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ASU Electronic Theses and Dissertations


This collection includes most of the ASU Theses and Dissertations from 2011 to present. ASU Theses and Dissertations are available in downloadable PDF format; however, a small percentage of items are under embargo. Information about the dissertations/theses includes degree information, committee members, an abstract, supporting data or media.

In addition to the electronic theses found in the ASU Digital Repository, ASU Theses and Dissertations can be found in the ASU Library Catalog.

Dissertations and Theses granted by Arizona State University are archived and made available through a joint effort of the ASU Graduate College and the ASU Libraries. For more information or questions about this collection contact or visit the Digital Repository ETD Library Guide or contact the ASU Graduate College at gradformat@asu.edu.


Damage detection in heterogeneous material systems is a complex problem and requires an in-depth understanding of the material characteristics and response under varying load and environmental conditions. A significant amount of research has been conducted in this field to enhance the fidelity of damage assessment methodologies, using a wide range of sensors and detection techniques, for both metallic materials and composites. However, detecting damage at the microscale is not possible with commercially available sensors. A probable way to approach this problem is through accurate and efficient multiscale modeling techniques, which are capable of tracking damage initiation at the microscale and …

Contributors
Zhang, Jinjun, Chattopadhyay, Aditi, Dai, Lenore, et al.
Created Date
2014

Origami and Kirigami are two traditional art forms in the world. Origami, from ‘ori’ meaning folding, and ‘kami’ meaning paper is the art of paper folding. Kirigami, from ‘kiri’ meaning cutting, is the art of the combination of paper cutting and paper folding. In this dissertation, Origami and kirigami concepts were successively utilized in making stretchable lithium ion batteries and three-dimensional (3D) silicon structure which both provide excellent mechanical characteristics. Dissertation/Thesis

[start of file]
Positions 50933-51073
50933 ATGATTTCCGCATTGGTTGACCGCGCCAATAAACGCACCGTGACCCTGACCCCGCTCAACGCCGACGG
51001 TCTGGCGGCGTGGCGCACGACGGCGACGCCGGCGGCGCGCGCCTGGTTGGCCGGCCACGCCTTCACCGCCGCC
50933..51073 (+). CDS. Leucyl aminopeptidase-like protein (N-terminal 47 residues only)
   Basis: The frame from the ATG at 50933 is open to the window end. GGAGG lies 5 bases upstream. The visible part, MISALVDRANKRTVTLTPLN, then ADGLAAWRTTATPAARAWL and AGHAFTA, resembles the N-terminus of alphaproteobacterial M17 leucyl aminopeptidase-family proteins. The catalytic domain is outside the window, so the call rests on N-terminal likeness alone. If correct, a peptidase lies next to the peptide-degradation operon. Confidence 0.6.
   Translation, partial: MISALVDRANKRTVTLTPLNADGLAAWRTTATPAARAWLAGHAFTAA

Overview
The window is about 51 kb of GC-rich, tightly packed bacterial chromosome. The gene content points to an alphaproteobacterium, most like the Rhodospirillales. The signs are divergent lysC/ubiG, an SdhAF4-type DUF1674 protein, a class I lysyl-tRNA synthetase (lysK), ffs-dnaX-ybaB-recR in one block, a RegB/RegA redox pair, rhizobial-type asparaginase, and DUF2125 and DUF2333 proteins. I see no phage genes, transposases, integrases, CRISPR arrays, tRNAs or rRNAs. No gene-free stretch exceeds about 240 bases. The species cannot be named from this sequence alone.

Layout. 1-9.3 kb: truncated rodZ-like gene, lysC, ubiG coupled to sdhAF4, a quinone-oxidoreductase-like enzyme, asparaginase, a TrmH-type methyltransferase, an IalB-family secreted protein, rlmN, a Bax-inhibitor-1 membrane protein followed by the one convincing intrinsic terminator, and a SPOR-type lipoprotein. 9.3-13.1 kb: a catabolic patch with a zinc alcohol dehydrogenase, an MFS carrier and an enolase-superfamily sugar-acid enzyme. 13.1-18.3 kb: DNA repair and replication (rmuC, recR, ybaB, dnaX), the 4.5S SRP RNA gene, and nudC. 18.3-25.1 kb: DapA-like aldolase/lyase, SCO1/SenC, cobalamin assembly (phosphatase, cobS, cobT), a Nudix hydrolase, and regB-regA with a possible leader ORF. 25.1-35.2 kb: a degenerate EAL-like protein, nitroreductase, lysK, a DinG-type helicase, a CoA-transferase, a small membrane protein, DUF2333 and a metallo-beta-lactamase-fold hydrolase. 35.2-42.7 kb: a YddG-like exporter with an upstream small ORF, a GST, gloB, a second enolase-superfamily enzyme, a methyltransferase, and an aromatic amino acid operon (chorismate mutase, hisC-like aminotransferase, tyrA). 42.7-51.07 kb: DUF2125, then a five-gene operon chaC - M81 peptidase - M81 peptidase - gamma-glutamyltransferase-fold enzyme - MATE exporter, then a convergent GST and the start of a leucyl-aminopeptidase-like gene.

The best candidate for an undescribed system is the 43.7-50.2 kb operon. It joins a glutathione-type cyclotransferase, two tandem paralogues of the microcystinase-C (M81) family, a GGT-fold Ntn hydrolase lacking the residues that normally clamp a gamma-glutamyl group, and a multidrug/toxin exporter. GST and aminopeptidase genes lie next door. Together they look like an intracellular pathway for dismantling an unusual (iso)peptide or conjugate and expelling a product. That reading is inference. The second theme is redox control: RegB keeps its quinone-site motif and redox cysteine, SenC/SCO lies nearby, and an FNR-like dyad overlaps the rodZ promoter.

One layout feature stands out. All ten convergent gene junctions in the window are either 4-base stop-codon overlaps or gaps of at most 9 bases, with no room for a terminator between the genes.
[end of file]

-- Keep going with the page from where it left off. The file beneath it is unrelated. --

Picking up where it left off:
Contributors
Song, Zeming, Jiang, Hanqing, Dai, Lenore, et al.
Created Date
2016

There are many applications for polymer matrix composite materials in a variety of different industries, but designing and modeling with these materials remains a challenge due to the intricate architecture and damage modes. Multiscale modeling techniques of composite structures subjected to complex loadings are needed in order to address the scale-dependent behavior and failure. The rate dependency and nonlinearity of polymer matrix composite materials further complicates the modeling. Additionally, variability in the material constituents plays an important role in the material behavior and damage. The systematic consideration of uncertainties is as important as having the appropriate structural model, especially during …

Contributors
Johnston, Joel Philip, Chattopadhyay, Aditi, Liu, Yongming, et al.
Created Date
2016

Hydrogel polymers have been the subject of many studies, due to their fascinating ability to alternate between being hydrophilic and hydrophobic, upon the application of appropriate stimuli. In particular, thermo-responsive hydrogels such as N-Isopropylacrylamide (NIPAM), which possess a unique lower critical solution temperature (LCST) of 32°C, have been leveraged for membrane-based processes such as using NIPAM as a draw agent for forward osmosis (FO) desalination. The low LCST temperature of NIPAM ensures that fresh water can be recovered, at a modest energy cost as compared to other thermally based desalination processes which require water recovery at higher temperatures. This work …

Contributors
Abdullahi, Adnan None, Phelan, Patrick, Wang, Robert, et al.
Created Date
2019